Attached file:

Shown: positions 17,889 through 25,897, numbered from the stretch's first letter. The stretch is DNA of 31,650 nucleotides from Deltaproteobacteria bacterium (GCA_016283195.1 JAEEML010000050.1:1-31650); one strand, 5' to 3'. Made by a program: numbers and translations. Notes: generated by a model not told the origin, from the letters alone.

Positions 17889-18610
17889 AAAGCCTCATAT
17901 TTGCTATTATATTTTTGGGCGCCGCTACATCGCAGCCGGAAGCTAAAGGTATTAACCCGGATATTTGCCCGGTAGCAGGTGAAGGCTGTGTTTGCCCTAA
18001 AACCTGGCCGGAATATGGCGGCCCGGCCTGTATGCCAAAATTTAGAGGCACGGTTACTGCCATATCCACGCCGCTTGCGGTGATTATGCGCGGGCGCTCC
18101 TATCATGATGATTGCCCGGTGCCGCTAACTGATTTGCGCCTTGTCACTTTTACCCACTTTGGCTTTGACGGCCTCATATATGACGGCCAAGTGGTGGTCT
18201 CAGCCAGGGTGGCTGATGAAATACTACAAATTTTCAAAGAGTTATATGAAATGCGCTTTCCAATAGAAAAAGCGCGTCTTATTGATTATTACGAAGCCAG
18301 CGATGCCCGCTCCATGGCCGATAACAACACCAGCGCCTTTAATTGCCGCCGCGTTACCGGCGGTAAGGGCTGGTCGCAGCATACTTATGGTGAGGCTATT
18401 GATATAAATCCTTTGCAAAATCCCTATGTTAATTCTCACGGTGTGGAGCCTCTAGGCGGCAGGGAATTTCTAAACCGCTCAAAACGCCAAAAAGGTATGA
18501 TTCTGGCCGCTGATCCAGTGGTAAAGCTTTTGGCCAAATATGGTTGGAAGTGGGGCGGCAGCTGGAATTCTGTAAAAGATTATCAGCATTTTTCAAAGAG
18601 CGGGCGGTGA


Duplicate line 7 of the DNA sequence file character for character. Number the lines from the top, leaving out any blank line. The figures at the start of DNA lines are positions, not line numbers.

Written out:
18201 CAGCCAGGGTGGCTGATGAAATACTACAAATTTTCAAAGAGTTATATGAAATGCGCTTTCCAATAGAAAAAGCGCGTCTTATTGATTATTACGAAGCCAG